Thursday, April 3, 2008

Booking Through Thursday - Literature

Today's BTT question is a good one. It's one I've had to think about before answering.

  • When somebody mentions “literature,” what’s the first thing you think of? (Dickens? Tolstoy? Shakespeare?)
  • Do you read “literature” (however you define it) for pleasure? Or is it something that you read only when you must?
I think when I was younger, I would have responded with Shakespeare or Dante because that's what the professors in my college courses tended to assign as literature. To some extent, being an English Lit major was detrimental to my reading because it led to a "snobbish" view of more current books. Luckily, I took a Women's Literature class which expanded my view of literature to Virginia Woolf and a variety of really good women poets. The thing I've noticed is that the books that are deemed "literature" in college courses seem to have universal themes and are not always recently published. That may well be a disservice to new books because literature studies have to continue to evolve.

Now, I read a variety of things but don't really think about if they are literature or not. For example, I love many of the novels of Margaret Atwood and Isabel Allende. I would consider them literature because they are extremely well-written and deal with universal themes through amazing character and plot development. I also enjoy books by Janet Evanovich and Marcia Muller. Would I classify those as literature? I'm really not sure. For me, literature is so well-written that it helps to define something about the human condition. I really believe many of our current authors, including Cormac McCarthy and Margaret Atwood, will continued to be called literature in 100 years.

I've read my share of "literature" during college. I would be surprised if anyone read The Inferno or Moby Dick for pleasure. I don't pick books because they are, or aren't, literary. I read books that entertain me. Sometimes I tend to read more serious, well-written stories, and other times I select more light-hearted fare. There are many works of literature that are among my favorite books, including To Kill a Mockingbird and The Grapes of Wrath. I think The Book Thief can easily join that list for its quality and humanity.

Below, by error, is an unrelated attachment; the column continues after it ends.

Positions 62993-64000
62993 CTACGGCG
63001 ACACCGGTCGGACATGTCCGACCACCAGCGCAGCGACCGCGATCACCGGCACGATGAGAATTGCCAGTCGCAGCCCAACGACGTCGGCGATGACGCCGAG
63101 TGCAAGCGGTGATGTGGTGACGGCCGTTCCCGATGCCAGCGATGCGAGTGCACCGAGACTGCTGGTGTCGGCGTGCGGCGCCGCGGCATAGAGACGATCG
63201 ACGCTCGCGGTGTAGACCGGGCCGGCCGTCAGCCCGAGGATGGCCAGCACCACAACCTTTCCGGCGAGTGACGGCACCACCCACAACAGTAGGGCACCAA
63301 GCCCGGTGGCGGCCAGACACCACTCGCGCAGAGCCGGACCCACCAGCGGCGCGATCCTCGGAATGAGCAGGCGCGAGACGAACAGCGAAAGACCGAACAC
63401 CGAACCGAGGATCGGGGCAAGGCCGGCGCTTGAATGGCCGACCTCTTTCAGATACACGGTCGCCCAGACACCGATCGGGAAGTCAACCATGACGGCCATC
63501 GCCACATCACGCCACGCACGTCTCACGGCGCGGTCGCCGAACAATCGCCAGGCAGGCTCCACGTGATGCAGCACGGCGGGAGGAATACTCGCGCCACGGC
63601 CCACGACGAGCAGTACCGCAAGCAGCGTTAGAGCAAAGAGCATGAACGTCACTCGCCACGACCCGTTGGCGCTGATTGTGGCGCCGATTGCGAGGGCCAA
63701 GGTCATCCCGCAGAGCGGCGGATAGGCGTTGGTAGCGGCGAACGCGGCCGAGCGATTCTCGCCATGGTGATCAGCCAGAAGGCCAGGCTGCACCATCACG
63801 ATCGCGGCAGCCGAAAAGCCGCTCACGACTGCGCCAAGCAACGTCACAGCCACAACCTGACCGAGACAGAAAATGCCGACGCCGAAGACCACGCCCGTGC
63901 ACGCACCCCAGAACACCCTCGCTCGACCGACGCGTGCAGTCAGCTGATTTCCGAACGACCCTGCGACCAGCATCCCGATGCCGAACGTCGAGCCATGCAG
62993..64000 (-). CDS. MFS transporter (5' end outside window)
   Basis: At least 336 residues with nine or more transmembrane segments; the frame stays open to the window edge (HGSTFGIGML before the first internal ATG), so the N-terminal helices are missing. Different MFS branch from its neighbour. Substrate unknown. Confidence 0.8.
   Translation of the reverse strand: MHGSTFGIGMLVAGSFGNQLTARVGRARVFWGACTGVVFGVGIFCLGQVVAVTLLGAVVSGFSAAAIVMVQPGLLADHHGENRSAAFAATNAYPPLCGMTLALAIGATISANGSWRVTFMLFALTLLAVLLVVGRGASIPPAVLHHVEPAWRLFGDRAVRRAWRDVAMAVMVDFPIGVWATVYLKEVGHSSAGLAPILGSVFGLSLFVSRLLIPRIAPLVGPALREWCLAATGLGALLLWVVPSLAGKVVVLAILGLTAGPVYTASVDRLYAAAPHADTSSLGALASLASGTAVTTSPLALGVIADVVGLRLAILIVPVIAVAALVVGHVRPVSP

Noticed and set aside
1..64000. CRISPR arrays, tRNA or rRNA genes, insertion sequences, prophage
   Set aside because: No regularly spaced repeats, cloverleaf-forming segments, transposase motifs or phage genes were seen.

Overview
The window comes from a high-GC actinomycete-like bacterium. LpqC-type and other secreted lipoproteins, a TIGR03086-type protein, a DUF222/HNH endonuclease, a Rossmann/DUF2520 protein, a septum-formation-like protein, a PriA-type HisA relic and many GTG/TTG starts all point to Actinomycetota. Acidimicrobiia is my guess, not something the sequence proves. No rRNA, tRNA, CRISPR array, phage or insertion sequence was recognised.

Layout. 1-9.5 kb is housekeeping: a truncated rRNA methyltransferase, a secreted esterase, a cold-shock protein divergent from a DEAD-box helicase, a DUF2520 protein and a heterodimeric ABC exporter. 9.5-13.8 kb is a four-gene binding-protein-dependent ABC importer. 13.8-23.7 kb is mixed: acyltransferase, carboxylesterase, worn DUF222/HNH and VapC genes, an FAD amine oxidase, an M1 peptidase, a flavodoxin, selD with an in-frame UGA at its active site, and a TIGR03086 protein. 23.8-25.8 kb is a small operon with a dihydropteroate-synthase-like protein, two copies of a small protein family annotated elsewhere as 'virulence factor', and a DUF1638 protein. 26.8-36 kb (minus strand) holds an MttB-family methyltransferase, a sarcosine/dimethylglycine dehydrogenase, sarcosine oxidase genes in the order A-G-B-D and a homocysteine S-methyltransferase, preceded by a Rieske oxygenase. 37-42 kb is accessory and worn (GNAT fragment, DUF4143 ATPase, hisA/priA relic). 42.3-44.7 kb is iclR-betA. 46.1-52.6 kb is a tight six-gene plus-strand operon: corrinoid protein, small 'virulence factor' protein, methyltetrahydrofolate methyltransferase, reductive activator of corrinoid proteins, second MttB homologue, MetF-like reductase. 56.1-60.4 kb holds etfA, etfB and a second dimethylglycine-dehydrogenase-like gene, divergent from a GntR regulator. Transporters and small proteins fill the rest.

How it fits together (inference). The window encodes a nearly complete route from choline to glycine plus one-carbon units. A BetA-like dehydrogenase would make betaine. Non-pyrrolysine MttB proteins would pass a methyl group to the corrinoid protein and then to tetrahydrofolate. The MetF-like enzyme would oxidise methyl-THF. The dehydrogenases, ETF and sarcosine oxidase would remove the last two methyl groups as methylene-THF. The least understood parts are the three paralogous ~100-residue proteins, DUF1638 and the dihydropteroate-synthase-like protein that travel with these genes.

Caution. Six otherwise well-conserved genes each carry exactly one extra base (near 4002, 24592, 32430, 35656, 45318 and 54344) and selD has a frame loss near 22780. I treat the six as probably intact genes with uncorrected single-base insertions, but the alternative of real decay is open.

I'm very interested in what other people are saying about this one. Feel free to chime in and let me know what you think.

6 comments:

kristen said...

Great post! I just finished McCarthy's The Road today and was amazed... We seem to be on the same wavelength regarding "literature"! I'm a fan of Woolf, too... Feel free to check out my BTT post at http//:bookclubclassics.com/Blog

Presbyterian Gal said...

That is a really good question and your answer is thought provoking.

I'm with you, I would have said Shakespeare and Jane Austin in the past, but there are such good writers now. I would include Gabriel Marquez with Isabel Allende, and Anne Tyler with Margaret Atwood. Though I think Atwood's work is superior.

Trish said...

This question is really interesting to me and I've had fun browsing the answers. I certainly thing Atwood and McCarthy would be considered literature NOW. Janet Evanovich? Maybe not. I can feel what's literature, but I'm not sure I can define it (at least, what I consider literature from my perspective)

kristen said...

Yes! I agree that we readers can "feel" literature even when we can't define it -- which is probably why it is such an interesting topic!

trish said...

So perhaps we could equate literature with pornography...difficult to define, but we know it when we see it! ;-)

J Scott Savage said...

In today's authors I tend to shy away from "literature" because it seems to mean little plot and lots of purple prose. I like good story first and good writing second. I'd like to go back to a definition of literature as great stories with great writing. Otherwise literature tends to become just another genre.